Healthy coral populations in the reef and elsewhere in the Coral Sea were discovered below 100 feet -- deeper than scuba divers normally go -- and even as deep as 260 feet, the survey found.
"The Holmes and Flinders Reefs in the Coral Sea are renowned for having been badly damaged," deep reef survey leader Pim Bongaerts of the University of Queensland said.
Most of the damage to the shallower coral was caused in recent years by powerful cyclones.
"Yet we have found their deep reef zone is hardly disturbed at all. In fact the most striking thing is the abundance of coral on the deep reef," he said. "What has blown me away is to see that even 70 to 80 meters down (230 to 260 feet), there are significant coral populations."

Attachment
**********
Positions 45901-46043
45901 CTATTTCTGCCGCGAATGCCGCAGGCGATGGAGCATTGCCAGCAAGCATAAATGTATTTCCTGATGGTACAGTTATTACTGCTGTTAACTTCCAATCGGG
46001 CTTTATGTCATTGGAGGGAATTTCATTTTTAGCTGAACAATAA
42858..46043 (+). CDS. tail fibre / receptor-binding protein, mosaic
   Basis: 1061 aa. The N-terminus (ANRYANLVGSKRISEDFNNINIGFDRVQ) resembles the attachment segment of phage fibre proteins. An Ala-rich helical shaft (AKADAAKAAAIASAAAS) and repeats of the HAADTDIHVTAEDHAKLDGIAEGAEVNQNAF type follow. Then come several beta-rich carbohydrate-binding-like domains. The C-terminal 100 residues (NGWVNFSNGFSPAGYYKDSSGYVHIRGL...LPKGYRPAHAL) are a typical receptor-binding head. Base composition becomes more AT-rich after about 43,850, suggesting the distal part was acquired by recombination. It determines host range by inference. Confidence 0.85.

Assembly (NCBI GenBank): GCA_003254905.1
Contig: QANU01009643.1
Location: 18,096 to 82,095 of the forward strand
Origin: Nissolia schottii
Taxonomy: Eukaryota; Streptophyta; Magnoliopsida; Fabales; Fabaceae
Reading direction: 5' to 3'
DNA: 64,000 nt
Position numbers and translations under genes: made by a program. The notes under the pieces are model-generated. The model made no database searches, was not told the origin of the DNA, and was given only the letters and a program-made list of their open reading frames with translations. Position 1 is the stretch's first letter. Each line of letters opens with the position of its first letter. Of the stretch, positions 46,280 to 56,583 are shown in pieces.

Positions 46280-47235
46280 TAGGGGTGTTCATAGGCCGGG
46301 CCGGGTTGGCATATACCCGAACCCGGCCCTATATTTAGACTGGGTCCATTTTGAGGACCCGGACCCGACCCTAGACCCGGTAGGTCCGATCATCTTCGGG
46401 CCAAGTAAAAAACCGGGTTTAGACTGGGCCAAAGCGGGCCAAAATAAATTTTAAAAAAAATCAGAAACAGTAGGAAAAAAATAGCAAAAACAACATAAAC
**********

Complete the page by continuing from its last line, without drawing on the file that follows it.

The survey team used remotely operated vehicles able to reach depths of 330 feet, CNN reported Friday.
Deep-water reefs might be able to help the shallower ones recover, Bongaerts said.
"At the moment we know little about the extent of [coral] larval movements between the shallow and deep reef, but we are seeing species that exist in both zones," he said.
Couple mistakenly served bag of cash at McDonald's drive-thru
Kate Middleton recycles dress at movie premiere